The health and fitness industry in the UK has been booming in recent years as more people are becoming aware of, and are growing concerned by, the UK's growing rates of obesity and obesity-related illnesses.
Did you know that out of the 640+ muscles in the human body the gluteus maximus is the largest? It is also one of the most neglected muscles in the body. It has gained this distinction through improper movement patterns and lack of exercise. We spend more time sitting on our glutes than using them. Coupled with movements that do not engage this muscle properly, atrophy soon follows. The first rule with this program is too consciously contract your gluteus maximus prior to beginning each exercises and neuro-muscularly keeping it actively engaged throughout the exercise. These rules apply to all of my “Top 7.” The gluteus medius and minimus are also contributors to building a better backside and play a role in hip stabilization, abduction (raising the leg away from the midline of your body) and some forms of internal and external rotation at the hip.
With so many responsibilities and not enough time, sometimes eating out seems like the most reasonable option for fueling up. Unfortunately, restaurant dishes are often loaded with calories, as well as the saturated fat, sodium and sugar that make these meals taste so good. Indulging in these large, frequent meals can be costly in terms of time, money and nutrition. Even the seemingly “healthier” options are still generally higher in sodium, sugar, and saturated fat than a packed lunch or a meal eaten at home.
Still, eating out has become so normalized in our culture that many people dine out daily at lunchtime and 2-3 times per week for dinner, so it’s important to know how to be smart about it. Here are 14 strategies to try when eating out, as well as some of the healthier selections from eight of the most popular types of cuisine.
It’s summer holiday time and you’re ready for a road trip! By choosing to take the road less travelled perhaps you haven’t mapped out the fitness facilities on the way to your destination. Before you drive away and leave your fitness routine by the door, consider these three Optimum Performance Training™ (OPT™) workouts that you can do almost anywhere. We promise the equipment won’t take up too much space in your car’s trunk or time off the road.
It’s been said we have more food than any other country in the world and more diets to keep them from it. Diet and fitness trends come and go. Currently we are in a low-carb/high-fat craze, yet for many years it was high-carb/low-fat.As a healthcare provider, personal trainer and sports nutritionist, I see many people who are seeking advice on how to lose weight, either to deal with the comorbidities of obesity and/or to feel better about their bodies.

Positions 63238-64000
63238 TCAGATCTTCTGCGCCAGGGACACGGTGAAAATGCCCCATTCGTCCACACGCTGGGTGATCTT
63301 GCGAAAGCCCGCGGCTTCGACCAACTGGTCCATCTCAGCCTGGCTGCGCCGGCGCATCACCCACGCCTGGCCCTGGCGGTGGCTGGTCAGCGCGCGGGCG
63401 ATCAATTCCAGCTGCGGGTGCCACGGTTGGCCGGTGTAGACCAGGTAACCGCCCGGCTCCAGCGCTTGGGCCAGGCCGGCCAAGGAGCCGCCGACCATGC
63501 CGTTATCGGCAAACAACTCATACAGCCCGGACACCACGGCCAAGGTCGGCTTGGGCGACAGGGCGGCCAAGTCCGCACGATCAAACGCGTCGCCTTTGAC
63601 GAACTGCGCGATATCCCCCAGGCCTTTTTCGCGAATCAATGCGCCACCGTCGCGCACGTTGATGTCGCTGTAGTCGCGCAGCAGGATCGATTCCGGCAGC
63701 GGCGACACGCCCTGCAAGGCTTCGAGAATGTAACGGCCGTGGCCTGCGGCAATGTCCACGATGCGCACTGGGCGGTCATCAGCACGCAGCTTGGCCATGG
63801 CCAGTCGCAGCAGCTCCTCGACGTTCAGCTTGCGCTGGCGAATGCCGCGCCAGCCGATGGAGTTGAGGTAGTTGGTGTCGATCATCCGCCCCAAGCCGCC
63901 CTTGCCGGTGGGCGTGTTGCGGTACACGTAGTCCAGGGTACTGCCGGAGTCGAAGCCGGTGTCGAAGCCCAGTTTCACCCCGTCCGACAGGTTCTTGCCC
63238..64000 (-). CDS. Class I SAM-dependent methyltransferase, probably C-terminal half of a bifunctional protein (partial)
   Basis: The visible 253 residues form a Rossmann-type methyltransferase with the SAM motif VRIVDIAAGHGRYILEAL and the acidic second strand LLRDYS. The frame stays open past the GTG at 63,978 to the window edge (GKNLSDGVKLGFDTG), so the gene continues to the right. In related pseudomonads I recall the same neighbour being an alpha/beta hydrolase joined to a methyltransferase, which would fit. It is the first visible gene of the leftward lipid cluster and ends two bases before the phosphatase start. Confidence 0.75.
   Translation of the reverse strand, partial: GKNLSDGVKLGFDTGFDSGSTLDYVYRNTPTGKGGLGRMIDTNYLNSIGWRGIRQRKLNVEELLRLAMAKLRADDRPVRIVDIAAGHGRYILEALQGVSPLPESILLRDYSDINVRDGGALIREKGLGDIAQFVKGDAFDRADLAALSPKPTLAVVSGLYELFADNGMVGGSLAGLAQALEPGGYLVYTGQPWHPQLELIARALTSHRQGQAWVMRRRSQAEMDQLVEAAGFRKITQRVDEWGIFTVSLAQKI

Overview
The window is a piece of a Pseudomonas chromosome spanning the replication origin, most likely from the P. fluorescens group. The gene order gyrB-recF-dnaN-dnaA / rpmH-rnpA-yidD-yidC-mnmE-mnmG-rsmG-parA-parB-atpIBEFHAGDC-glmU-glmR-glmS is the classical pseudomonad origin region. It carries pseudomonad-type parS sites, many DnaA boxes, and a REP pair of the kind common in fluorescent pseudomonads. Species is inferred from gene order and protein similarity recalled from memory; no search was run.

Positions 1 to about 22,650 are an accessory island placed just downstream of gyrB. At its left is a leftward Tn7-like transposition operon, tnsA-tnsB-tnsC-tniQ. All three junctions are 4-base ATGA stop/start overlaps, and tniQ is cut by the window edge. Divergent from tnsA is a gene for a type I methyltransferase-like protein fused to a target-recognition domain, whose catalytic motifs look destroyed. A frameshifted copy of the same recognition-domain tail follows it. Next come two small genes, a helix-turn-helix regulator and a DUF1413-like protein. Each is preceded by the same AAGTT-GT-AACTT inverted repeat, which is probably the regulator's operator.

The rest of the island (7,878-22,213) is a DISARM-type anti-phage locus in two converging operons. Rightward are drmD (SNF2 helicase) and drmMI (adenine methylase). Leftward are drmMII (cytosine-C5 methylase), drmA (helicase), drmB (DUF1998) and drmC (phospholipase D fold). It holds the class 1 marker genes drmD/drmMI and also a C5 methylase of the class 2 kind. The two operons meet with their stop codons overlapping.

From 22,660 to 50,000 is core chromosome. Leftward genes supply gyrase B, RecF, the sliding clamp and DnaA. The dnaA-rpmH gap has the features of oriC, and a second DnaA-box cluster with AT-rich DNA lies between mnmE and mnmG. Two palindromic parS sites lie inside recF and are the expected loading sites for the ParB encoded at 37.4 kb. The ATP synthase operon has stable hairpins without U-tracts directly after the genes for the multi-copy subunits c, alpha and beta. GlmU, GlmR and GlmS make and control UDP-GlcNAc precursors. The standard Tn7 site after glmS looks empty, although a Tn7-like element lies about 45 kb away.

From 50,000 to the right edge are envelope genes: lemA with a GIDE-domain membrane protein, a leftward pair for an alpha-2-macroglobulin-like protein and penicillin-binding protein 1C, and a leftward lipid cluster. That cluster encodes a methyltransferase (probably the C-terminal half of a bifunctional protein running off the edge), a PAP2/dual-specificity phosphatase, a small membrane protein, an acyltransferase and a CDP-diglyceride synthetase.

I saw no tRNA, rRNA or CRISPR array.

Over the last 10-plus years, there probably has not been a supplement more popular or one researched more often than creatine monohydrate. Creatine has found its place among bodybuilders, fitness enthusiasts, and athletes looking for improvements in strength, muscle hypertrophy, and athletic performance. This article will provide a brief review of the literature describing the role of creatine during activity and the health effects of creatine supplementation for apparently healthy individuals cleared by a physician. Additionally, this article will address which physical activities might benefit from creatine supplementation and which activities might have a negligible effect, or possibly worsen, with creatine supplementation.
If you’ve ever struggled to teach a client a particular exercise that they just aren’t getting, you know how frustrating it can feel—for both of you. Your job as a personal trainer is to help clients learn the exercise technique, but that process can get awkward if the client feels embarrassed or discouraged by their lack of mastery. You might also feel this way for missing the mark on how to teach it. Your best line of defense for diffusing these potentially high-pressure situations is to prepare multiple options for breaking down an exercise. Try using the suggestions below as a starting point to achieve success.
Look just about anywhere in fitness these days and you’d be hard-pressed to miss some program, product or menu advertising high-intensity interval training (HIIT). So why are these programs trending and so popular? One undeniable fact is the time-efficiency in which an individual can achieve comparable results to those attained through higher-volume, lower-intensity workouts (4). Research demonstrates similar results with up to 90% less training volume and up to 67% less time commitment (5), and in an era where time has become such a precious and valued commodity, the popularity of HIIT comes as no surprise.
A: Usually a client with that sort of attitude has been working with an unchanging set of moderate-intensity exercises with which he’s comfortable. Try putting your client through a series of exercises just out of his comfort zone. What I like to do is simply take the client through four or five exercises with a 10- to 15- rep range. The first exercise might be something simple like a single-leg reach or step-up to press. With these, it’s important to learn how to use the stabilizing muscles and activate specific muscle groups. Doing a couple of sets of an exercise with correct technique will make him sweat–and feel what he’s been missing.